Fluid milk sales began this year at less than year-earlier levels in January and February. But a large spike in use during March as the pandemic first hit managed to boost total first-quarter sales to more than the previous year. Fluid sales have been consistently better on a rolling three-month basis since then, through August. Domestic commercial use of butter was almost 3 percent more than a year ago for 2020, to date through September. There was particularly strong growth in the double digits during March through June. Following decreases in July and August, September growth was again robust, bringing the third quarter in just about flat.
Heavy reliance on food-service sales in the domestic market created stronger headwinds for cheese during the first-three quarters of 2020. That was particularly the case for other-than-American types, much of which is Mozzarella, and for which monthly growth in domestic commercial use was modestly positive only in January and June. U.S. consumption was more-robust for American-type cheese beginning in May, which helped keep domestic use of all cheese just a bit more than flat for the year to date through the third quarter.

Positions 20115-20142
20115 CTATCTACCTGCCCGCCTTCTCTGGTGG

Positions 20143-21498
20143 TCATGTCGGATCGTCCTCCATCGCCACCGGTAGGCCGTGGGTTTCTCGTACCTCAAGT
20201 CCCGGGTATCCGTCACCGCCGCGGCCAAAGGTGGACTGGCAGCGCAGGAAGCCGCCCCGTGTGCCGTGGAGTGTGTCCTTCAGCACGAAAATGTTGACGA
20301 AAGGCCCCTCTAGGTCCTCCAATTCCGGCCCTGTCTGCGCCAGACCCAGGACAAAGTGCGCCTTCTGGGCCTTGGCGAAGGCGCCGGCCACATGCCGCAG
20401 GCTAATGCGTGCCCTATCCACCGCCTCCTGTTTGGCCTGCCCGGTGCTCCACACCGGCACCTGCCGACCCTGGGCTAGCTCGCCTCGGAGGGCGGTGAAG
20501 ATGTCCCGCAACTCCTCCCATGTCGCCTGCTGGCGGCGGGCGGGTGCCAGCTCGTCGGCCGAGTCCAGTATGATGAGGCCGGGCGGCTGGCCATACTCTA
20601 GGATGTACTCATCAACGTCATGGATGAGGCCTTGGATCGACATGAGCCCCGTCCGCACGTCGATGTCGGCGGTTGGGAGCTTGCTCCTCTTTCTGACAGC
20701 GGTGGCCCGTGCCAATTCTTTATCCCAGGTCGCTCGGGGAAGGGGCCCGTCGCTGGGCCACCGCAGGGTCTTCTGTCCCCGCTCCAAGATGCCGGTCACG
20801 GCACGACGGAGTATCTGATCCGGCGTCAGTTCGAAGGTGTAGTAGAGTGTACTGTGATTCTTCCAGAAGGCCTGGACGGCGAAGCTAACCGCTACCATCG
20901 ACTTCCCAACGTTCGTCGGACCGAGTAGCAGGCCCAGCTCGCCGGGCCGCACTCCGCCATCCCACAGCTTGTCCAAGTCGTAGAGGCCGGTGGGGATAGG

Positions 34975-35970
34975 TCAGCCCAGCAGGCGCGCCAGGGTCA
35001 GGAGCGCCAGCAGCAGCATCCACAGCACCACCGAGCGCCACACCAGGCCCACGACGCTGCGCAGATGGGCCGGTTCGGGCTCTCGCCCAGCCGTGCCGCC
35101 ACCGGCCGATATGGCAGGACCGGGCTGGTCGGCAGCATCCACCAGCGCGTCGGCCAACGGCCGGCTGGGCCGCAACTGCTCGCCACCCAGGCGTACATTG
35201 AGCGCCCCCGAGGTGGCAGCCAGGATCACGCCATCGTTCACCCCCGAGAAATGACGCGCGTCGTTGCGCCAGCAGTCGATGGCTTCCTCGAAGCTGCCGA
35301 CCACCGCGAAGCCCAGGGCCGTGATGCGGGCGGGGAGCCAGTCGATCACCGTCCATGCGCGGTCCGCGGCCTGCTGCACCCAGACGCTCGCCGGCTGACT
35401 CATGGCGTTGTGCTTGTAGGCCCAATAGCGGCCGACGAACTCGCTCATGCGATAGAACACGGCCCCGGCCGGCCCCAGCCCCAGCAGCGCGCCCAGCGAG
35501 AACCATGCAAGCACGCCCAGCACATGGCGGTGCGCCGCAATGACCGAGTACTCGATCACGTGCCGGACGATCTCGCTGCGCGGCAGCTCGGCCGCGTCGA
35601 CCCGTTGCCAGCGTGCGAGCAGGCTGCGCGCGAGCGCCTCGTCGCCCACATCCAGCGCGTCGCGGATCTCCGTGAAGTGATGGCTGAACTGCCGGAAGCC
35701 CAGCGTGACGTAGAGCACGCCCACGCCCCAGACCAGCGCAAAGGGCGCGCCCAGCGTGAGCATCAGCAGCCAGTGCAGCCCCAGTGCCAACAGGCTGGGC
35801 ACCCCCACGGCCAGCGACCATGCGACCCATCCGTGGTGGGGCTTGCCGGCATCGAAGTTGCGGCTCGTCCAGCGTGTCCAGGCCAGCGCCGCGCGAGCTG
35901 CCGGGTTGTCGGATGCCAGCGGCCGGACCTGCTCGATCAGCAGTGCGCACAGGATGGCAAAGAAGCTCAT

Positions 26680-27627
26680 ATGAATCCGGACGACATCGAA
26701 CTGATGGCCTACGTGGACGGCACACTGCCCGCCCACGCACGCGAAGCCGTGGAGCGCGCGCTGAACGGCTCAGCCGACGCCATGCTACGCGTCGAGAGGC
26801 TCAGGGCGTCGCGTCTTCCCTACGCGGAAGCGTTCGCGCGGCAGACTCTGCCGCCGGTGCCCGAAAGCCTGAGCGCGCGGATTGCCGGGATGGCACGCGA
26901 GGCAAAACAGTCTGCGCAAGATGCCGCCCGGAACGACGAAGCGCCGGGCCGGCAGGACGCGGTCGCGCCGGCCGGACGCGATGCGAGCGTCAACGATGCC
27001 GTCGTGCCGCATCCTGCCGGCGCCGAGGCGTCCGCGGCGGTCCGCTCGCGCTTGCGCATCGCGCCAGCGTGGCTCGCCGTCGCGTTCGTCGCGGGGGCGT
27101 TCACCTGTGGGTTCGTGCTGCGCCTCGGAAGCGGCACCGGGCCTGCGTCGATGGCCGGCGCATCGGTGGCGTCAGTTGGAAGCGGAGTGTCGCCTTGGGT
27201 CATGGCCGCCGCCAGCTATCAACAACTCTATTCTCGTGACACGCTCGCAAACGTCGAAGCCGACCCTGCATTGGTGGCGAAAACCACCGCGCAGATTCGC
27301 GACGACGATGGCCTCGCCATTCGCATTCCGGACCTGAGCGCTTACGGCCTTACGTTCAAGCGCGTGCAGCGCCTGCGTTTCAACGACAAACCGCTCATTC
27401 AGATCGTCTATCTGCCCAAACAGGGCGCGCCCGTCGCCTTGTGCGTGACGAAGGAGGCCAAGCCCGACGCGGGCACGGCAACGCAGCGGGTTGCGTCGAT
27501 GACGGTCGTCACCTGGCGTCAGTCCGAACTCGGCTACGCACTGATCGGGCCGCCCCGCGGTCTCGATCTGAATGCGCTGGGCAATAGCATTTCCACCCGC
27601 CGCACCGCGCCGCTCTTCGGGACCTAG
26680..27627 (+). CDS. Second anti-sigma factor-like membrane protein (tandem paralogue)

Domestic use of dry-skim milk and whey products was sharply less year to date through September, but that was either mostly or entirely offset by strong export growth. Domestic use of whole-milk powder increased for the year to date by almost 25 percent, reflecting strong demand in commercial baking and confectionery use. Aggregate use, on a milk equivalent basis, was generally stronger during the third quarter.
U.S. Dairy Trade